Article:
Entrepreneurship and fatherhood have a lot in common.

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Entrepreneurship and fatherhood have a lot in common. When an idea is born, in its infancy it’s a lot more about theory than practice. The same is true with fatherhood. When my twins were born, it was clear to me that they were the most intelligent, most beautiful, and most charismatic babies that had ever been born.

Ideas become businesses, and babies become toddlers. They start to develop their own personalities. Sometimes they make messes, but all in all, you love them and their imperfections.

My children are turning 12 next week. Now I’m completely convinced I’m way out of my league. I’ve been working hard to be a good dad, but they are growing up, listening less and doing more on their own. It’s rewarding to see the two little minds I’ve created, but frustrating as I gradually lose control over the people they will become.

Businesses are similar. An idea evolves and becomes bigger than it was. We have to realign our goals to fall within our strengths and weaknesses. Our lofty dreams of changing the world become tempered by the realities of making a living.

After a time, your business can outgrow your ability to manage it. You no longer make every decision. You’re the visionary, but others must carry out the operations and begin to make decisions without your input.

This is a healthy evolution, both for fathers and entrepreneurs.

There’s one big difference, however. Your children won’t stop growing. Trust me, I’ve tried. But, no matter how much I’d like them to remain my little kids forever, they continue to grow into their own young personas. They start making decisions on their own, without my input, and sometimes contrary to my own thinking.

I still give them a vision of their future, but now it’s combined with their own experience, motivations and objectives.

It’s good. It’s healthy. I’m learning to be the father of teenagers, and that means learning to let go.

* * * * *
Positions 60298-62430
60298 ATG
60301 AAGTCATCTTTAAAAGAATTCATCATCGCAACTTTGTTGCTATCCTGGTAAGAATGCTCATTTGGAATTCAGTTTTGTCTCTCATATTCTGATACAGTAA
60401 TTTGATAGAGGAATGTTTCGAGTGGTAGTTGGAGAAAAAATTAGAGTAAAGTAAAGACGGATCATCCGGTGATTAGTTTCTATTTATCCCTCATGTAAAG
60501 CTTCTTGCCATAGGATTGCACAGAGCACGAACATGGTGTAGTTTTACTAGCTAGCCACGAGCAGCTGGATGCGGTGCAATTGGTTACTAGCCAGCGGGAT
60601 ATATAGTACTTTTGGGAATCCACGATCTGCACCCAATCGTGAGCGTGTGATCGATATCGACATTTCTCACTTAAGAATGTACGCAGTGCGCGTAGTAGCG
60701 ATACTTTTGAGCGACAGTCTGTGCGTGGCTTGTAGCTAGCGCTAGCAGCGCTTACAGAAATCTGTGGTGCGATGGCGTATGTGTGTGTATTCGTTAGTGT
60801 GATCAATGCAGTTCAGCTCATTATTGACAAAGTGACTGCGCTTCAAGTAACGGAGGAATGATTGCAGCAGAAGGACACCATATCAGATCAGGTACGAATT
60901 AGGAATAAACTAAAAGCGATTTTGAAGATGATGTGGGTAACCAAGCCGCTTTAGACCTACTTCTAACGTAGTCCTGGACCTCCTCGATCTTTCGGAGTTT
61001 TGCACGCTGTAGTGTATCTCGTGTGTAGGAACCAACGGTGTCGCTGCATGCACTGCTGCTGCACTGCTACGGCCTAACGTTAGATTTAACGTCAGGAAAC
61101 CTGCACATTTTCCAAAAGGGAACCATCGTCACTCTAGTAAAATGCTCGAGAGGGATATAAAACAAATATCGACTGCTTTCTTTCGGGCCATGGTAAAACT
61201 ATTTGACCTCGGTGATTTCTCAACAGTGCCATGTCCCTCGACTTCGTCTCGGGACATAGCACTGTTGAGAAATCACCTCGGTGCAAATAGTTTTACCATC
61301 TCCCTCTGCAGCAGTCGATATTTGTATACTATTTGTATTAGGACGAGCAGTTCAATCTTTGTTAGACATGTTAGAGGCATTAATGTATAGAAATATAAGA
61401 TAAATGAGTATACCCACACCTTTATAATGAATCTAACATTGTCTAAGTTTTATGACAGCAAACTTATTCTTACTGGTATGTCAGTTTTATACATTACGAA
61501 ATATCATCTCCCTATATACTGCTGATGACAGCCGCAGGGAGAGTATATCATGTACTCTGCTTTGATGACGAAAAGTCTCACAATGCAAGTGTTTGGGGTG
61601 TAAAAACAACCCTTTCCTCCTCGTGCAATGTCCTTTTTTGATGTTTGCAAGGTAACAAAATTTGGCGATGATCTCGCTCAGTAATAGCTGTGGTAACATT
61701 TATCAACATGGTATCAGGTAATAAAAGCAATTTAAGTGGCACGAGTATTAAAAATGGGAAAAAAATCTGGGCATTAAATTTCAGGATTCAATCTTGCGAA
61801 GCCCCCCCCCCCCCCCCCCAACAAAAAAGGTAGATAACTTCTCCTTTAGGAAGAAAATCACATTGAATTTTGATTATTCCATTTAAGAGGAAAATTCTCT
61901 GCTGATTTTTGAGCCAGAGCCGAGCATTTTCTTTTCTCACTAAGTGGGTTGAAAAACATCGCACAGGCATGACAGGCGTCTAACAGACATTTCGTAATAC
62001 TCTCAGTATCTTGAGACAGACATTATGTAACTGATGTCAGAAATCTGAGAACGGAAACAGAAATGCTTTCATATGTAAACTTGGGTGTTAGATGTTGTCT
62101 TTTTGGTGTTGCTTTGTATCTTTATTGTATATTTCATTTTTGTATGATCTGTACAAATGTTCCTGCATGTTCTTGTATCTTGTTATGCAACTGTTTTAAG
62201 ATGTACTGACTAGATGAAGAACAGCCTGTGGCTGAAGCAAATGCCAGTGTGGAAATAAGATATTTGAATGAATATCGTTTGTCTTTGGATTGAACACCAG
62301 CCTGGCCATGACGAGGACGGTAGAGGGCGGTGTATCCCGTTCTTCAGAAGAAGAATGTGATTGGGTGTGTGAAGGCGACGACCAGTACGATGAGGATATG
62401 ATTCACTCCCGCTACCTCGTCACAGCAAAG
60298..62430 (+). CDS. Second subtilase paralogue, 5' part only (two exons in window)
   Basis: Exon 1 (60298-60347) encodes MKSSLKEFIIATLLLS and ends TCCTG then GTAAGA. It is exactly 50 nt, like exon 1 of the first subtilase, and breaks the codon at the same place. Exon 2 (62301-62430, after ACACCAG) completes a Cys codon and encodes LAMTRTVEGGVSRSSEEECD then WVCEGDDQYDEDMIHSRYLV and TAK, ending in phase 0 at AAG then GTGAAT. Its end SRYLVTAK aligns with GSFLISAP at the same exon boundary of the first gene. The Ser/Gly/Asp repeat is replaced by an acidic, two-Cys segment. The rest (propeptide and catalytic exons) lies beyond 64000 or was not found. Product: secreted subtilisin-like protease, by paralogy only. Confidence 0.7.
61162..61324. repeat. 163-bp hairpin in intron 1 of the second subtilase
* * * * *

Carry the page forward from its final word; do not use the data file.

A young company however can be stifled by their own CEO. Being an active participant in your business is one thing, but growth will become mired by the micromanaging CEO.

It’s your baby, but you must let it grow up.

Here are my top three tips to allow your business to move into adolescence.

Focus on values – just like your children, the best thing you can do is create a core set of values that guide their judgment in the future. Psychologists tell us that our value system is well-established by age 5. During those first five years you do more parenting than you will ever do for the duration of your life, whether you like it or not. Lessons learned early sculpt the people your children will become. The same is true for your organization. Creating a strong sense of values and reinforcing those values over time will help sculpt the organization your company will become.

Hire outstanding people – The best thing you can do for business growth is to find people with great talent and give them the ability to exercise that talent. Many CEOs make the mistake of hiring people whom they like and have similar skills. Ironically, what most CEOs need is someone who complements them. Find someone that possesses abilities that you don’t. If you’re great at sales, hire great operations people. If you’re good at product development, let someone else manage the finances. If you aren’t good at finding people that complement you, maybe the first person you should hire is a human resources expert.

Chart the course – An entrepreneur should be a visionary. They should look beyond the horizon. Don’t get caught up reading the maps or tending the sails. Visionaries are those who not only can see the future, but can point others in the right direction. Share your vision and let your crew do their jobs to get you to your destination.

Letting go is frightening for entrepreneurs, and downright terrifying for fathers, but to both it’s absolutely necessary.

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